was also author of Elemental Course in Theoretical and

Practical Botany (1785), which was translated into Italian
(1788), and of Instruction Concerning the Transport of
Plants from America to Spain, which he wished to be
translated into English and French, since ‘my friends in
London and Paris, with whom I have been corresponding,
wish me to have it done in the name of the common good.’
[14] Gómez Ortega himself also translated several
botanical and agricultural works into Spanish, including
those of Linneus.
The Spanish counterpart to Joseph Banks, Gómez
Ortega was utterly convinced of the exquisite riches to
be found in the American kingdoms. Although he never
traveled there himself, he spent his career advocating for
the collection, cultivation and dissemination of knowledge
about useful plants from the New World. As part of a larger
wave of European scientific expeditions sent all over the
Fig. 3. Signature of Casimiro Gómez Ortega.
globe – the voyages of James Cook, Louis Bougainville and
Alexander von Humboldt are famous examples – the
infinity.’ [10] In 1777, the Mexican naturalist José Alzate y Spanish organized them as well, a fact that has received
Ramı́rez proclaimed to his literate countrymen the fact that little attention from historians of science. Over the course
‘At first glance, natural history does not seem to present the of the 18th century, the Spanish Crown funded no less than
means for building one’s fortune; but…those who have eight natural history expeditions to North and South
experienced its capabilities [know that] it produces an America and the Philippines, and sent out dozens of royal
inexhaustible flow of wealth.’ [11] orders to colonial administrators requesting the collection
The message was clear: those most capable of recognizing and remittance of exotic and useful specimens [15]. In
the value and harnessing the power of America’s natural 1777, Gómez Ortega voiced his strong support of these
resources would be rewarded with unimaginable wealth – collecting missions by declaring:
and that wealth might come from the least obvious places.
I am of the firm persuasion that if a peaceful and wise
king influenced by learned and intelligent advisors
Science and Spanish prestige orders the examination of the natural productions of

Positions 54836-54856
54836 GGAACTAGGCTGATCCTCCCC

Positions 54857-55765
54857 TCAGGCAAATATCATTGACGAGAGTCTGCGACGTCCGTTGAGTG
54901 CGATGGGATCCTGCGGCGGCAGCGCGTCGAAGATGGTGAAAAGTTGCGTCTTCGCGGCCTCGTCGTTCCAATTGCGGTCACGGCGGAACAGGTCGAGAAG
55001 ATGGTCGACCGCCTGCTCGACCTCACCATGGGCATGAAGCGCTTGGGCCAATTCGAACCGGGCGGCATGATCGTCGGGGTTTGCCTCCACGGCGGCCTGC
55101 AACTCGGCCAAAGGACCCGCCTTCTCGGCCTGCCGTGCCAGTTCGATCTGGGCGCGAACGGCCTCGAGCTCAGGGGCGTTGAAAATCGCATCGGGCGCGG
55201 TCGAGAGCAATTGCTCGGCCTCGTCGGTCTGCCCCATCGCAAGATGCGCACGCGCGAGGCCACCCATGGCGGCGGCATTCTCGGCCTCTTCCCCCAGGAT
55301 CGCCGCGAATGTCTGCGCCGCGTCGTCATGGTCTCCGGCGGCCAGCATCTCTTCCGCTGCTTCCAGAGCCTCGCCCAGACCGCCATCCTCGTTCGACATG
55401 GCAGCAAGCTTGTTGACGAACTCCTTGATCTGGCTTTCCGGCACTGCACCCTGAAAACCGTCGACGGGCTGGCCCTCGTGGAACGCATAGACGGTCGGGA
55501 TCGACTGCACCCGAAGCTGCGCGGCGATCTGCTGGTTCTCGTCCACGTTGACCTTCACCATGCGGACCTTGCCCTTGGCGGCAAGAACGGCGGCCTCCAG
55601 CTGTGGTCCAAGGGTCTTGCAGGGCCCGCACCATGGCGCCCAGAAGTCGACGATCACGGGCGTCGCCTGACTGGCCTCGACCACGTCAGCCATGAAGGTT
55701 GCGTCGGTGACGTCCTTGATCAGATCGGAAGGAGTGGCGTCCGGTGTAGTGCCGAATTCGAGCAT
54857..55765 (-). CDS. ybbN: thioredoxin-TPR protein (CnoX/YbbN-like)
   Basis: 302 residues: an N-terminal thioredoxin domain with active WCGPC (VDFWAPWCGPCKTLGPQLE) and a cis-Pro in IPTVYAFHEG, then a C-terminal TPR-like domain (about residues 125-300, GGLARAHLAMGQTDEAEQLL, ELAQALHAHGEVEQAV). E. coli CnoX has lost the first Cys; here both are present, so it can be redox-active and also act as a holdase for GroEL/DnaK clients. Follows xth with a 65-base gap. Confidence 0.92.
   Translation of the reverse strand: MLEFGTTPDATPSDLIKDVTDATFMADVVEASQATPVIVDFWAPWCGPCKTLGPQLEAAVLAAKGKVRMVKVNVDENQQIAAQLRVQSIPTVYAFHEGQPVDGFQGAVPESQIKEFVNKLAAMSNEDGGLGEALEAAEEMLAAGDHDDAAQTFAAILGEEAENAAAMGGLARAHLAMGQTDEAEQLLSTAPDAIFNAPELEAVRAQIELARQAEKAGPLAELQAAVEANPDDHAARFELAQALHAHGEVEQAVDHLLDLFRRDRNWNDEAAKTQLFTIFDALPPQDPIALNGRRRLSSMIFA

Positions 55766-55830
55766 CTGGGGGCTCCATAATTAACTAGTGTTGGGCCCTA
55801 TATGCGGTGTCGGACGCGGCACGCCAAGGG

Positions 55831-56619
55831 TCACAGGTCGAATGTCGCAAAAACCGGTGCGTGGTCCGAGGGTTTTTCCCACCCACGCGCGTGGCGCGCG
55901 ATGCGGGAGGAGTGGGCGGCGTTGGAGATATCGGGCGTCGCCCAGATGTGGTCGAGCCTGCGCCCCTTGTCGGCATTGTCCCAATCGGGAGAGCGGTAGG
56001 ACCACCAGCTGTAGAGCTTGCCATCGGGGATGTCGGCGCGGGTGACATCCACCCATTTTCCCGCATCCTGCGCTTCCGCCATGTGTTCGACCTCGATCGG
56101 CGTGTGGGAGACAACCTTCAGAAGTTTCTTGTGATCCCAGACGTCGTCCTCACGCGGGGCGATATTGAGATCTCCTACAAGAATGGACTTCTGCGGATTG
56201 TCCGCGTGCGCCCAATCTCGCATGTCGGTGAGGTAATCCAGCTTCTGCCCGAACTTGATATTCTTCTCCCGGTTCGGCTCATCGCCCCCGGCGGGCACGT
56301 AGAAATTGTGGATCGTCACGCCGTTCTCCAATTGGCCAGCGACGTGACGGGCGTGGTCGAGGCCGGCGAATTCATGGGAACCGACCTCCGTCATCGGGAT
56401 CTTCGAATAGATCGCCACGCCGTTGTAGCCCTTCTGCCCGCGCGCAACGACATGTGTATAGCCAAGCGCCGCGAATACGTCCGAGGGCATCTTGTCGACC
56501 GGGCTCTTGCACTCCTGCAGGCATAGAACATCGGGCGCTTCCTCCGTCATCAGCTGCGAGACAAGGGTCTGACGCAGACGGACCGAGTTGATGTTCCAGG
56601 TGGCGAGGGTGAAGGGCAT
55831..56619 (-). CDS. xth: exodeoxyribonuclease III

The potential for financial gain through the study of natural this Peninsula and of his vast overseas dominions; that
history and botany was thus clear to Spanish statesmen and twelve naturalists accompanied by as many chemists and
scientists alike and undoubtedly provided strong motivation mineralogists dispersed throughout these areas, will
for its support. Yet financial wealth was not the only goal: through their pilgrimages produce benefits that are
political considerations of Spain’s position vis-à-vis its incomparably greater than could one hundred thousand
soldiers. [16]
European neighbors certainly played a role in funding
scientific research. A commitment to natural history, botany These words indicate a new idea behind the concepts of
and medicine would add to Spain’s prestige and insure it a imperialism and conquest. The Spanish military expeditions
position in the cosmopolitan intellectual world of the of the 16th century and the quest for new territory had
‘Republic of Letters’. Spanish statesmen, anxious to counter transformed into scientific collecting expeditions and a quest
assumptions of Spanish backwardness, orthodoxy and for knowledge. The knowledge gained in these expeditions
decline, wished to present themselves as modern and would lead not to exploitation of new territory, but in the
forward-thinking – in a word, enlightened. spirit of the Enlightenment would lead to exploitation of
These sentiments were embodied in the person of resources hitherto unknown in Spain. These resources
Casimiro Gómez Ortega, pharmacist, botanist, director would bring incomparably greater riches than before,
of the Royal Botanical Garden and chief organizer of the because they could be cultivated and perpetuated in an
Royal Botanical Expedition to New Spain in the 1780s. unending cycle of supply and demand. And unlike the
Gómez Ortega was consciously and conscientiously cos- conquistadors, whose cruelty had been well publicized, the
mopolitan. As an enthusiastic supporter of the Linnean naturalists would bring a prestige to the Crown based upon
system, he promoted that author’s work throughout Spain the indisputable value of scientific knowledge, untainted by
and the Empire. He had visited the Royal Botanical the Black Legend. In this scenario, the naturalist, not the
Gardens in Paris, Oxford and Chelsea and was a member conquistador or the pirate, was the hero; although according